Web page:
The Seattle Times printed its first paper with a 100 percent remote newsroom team, according to executive editor Michele Matassa Flores. Historic. And a great time to support local news. (Speaking of: The Stranger, which relies on events for most of its funding, could use your help right now.)
Starting Friday, March 13 at 6pm, all Seattle Public Library locations will be closed until at least April 13. (But you can still get book suggestions from librarians online.)
Parents, prepare yourselves: Governor Jay Inslee has ordered schools in King, Snohomish, and Pierce counties to close by Tuesday and remain that way through April 24. Work-life balance has officially taken on a whole new meaning.
President Donald Trump hasn't discussed limiting travel to Washington state and other areas experiencing coronavirus outbreaks. But when asked about the idea, he didn't exactly dismiss it, according to The New York Times. Trump said it was a possibility "if an area gets too hot.”
Big deal restaurateur Tom Douglas (Palace Kitchen, Dahlia's Lounge, the list goes on) will close 12 of his 13 restaurants for eight to 12 weeks, citing a huge drop in sales. We hope it paves the way for other restaurants to make survival plans.
More coronavirus-related restaurant closures. Tapas bar Pintxo and cocktail bar Branchwater, both in Belltown, closed permanently today after a drop in sales, the owners announced via Facebook: "the only, but heartbreaking option."
Many arts venues and organizations in the city announced they would cancel (or reschedule) all events until March 31, following the prohibition on gatherings of more than 250 announced today. These include STG Theaters (Paramount, Moore, Neptune), Pacific Northwest Ballet, Seattle Symphony, Dimitriou's Jazz Alley, Seattle Arts and Lectures, Town Hall Seattle, Seattle Repertory Theatre, the Tacoma Dome, and others.
Seattle Public Schools will be closed for the next two weeks, likely longer, starting tomorrow. Check out the Seattle Times' website for a full list of school closures in the area.
Starbucks announced today that it will provide "catastrophe pay" for workers who need to self-quarantine or care for loved ones. The downtown Starbucks Reserve on 1st and University (not the big Capitol Hill roastery) closed over the weekend after an employee tested positive for COVID-19, and all 13 of the store's employees are now self-quarantining, according to the Seattle Times.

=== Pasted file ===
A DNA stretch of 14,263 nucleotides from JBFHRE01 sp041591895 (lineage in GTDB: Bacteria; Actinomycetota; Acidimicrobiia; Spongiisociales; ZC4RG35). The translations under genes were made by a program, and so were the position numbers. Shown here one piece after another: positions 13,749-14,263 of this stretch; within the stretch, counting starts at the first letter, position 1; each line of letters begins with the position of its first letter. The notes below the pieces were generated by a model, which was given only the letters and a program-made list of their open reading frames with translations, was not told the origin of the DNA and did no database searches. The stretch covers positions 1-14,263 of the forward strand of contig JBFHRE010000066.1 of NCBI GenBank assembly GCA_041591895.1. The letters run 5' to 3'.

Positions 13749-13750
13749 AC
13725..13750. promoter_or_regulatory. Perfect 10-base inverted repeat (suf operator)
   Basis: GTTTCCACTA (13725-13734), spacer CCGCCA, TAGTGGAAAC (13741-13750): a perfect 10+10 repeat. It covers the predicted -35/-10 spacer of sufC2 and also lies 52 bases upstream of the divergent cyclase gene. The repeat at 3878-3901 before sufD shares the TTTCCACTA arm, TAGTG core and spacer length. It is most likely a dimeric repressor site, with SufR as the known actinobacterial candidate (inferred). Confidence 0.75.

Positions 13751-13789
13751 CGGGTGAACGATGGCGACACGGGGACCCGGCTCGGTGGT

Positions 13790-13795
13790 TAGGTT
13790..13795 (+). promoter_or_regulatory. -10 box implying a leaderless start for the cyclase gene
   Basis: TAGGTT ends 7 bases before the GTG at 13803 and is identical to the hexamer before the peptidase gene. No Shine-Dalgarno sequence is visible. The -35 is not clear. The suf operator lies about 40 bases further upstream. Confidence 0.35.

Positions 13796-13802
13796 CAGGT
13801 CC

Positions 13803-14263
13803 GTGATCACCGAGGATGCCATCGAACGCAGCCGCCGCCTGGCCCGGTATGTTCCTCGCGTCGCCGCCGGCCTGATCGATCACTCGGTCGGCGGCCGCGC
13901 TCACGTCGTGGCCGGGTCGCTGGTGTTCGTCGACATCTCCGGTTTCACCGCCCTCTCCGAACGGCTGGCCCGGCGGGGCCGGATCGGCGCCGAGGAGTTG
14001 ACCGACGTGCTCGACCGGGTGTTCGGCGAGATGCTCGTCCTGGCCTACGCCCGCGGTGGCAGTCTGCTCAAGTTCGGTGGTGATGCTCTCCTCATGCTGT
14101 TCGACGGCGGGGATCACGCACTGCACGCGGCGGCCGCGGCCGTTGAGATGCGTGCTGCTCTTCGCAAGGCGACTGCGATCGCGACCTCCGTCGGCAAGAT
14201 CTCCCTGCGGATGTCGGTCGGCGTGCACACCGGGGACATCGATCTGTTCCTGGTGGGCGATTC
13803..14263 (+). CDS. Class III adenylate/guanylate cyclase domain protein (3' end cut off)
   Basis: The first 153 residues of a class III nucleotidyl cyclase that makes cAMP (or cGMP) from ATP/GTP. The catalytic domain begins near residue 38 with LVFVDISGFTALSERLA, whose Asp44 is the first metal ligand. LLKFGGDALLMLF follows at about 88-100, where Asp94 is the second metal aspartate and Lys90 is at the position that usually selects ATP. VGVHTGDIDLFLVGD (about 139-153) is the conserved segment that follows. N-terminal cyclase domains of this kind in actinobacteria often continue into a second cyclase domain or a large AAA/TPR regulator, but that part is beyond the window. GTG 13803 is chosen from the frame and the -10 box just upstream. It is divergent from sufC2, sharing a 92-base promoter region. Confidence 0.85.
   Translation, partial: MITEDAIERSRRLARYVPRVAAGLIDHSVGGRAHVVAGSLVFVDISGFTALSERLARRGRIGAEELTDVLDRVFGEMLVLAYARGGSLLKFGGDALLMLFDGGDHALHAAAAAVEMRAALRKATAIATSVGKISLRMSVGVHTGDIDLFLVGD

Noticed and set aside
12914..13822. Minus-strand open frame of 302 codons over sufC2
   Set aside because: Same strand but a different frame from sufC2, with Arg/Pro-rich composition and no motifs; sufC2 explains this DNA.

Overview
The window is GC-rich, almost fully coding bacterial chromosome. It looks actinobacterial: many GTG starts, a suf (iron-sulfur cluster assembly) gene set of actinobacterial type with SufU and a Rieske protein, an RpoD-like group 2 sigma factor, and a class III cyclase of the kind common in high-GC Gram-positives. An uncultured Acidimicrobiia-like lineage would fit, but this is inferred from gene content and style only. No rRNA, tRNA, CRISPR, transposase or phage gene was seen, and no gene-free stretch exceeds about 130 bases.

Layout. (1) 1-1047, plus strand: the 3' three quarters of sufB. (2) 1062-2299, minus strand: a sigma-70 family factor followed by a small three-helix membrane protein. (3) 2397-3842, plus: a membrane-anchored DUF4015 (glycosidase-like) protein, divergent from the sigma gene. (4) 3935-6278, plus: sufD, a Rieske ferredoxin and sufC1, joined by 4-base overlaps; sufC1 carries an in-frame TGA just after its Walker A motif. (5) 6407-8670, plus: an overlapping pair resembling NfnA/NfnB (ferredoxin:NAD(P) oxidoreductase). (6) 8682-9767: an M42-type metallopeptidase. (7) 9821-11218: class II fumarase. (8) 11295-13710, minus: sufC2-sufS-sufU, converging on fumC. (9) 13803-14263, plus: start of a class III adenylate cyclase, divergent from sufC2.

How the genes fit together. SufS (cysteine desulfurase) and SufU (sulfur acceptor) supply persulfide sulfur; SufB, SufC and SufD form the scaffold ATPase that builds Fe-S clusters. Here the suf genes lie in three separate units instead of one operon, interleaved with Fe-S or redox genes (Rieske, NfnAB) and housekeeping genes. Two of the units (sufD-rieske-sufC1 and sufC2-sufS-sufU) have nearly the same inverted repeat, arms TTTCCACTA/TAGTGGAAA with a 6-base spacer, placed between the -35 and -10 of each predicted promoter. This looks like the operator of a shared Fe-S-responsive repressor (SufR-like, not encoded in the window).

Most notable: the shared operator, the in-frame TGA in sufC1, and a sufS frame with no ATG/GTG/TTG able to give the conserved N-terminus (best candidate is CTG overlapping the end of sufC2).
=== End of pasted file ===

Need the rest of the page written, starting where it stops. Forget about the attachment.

The Seattle Times reports that governor Jay Inslee is expected to announce a restriction on gatherings of over 250 people (that means you, Sounders) at a press conference today. Guess those wild parties of yours will have to wait.
The Washington Department of Health reported 105 new COVID-19 cases in the state today, our biggest rise in confirmed cases since a Snohomish County man became the first in the nation on January 20. Today's increase is likely due to improved access to testing, the Stranger reports.
The outbreak is having a serious impact on Seattle restaurants. Local 360, a Belltown restaurant emphasizing sustainability and local ingredients, announced today that it will be "closing immediately due to the impacts of the COVID-19 situation," citing the impacts of shorter hours and an anticipated drop in tourism. Ravenna's Arriba Cantina announced its last day of service is March 13, citing COVID-19.
Don't panic...but Costco has stopped offering food samples, as reported by the @costcodeals Instagram page (instant follow), joining the recent demise of the Costco food court cheeseburger in dealing a huge blow to cheap dates statewide. But food's not the only thing in low supply at our favorite local bulk retailer. As one South Seattle Costco employee told MyNorthwest, "Toilet paper is golden in an apocalypse."
Emerald City Comic Con has been postponed until the summer. (Hopefully you didn't plan your cosplay around chilly spring weather.) According to GeekWire, the nerd community is rallying with remote events for would-be convention goers and alternative outlets for vendors.
Regretting that too-cheap-to-be-true flight you planned before coronavirus panic reached full hysteria? Alaska Airlines won't charge change or cancellation fees for flights scheduled through March 31 or new tickets purchased between February 27 and March 31. (The airline notes that, according to the CDC, traveling throughout the West Coast is still a-okay for members of the general public.)
Meanwhile, on Seattle Met...
Here's what you can do to help your community right now.
Misconceptions about COVID-19 are hurting local Chinese restaurants.
A UW student's perspective on college life under quarantine.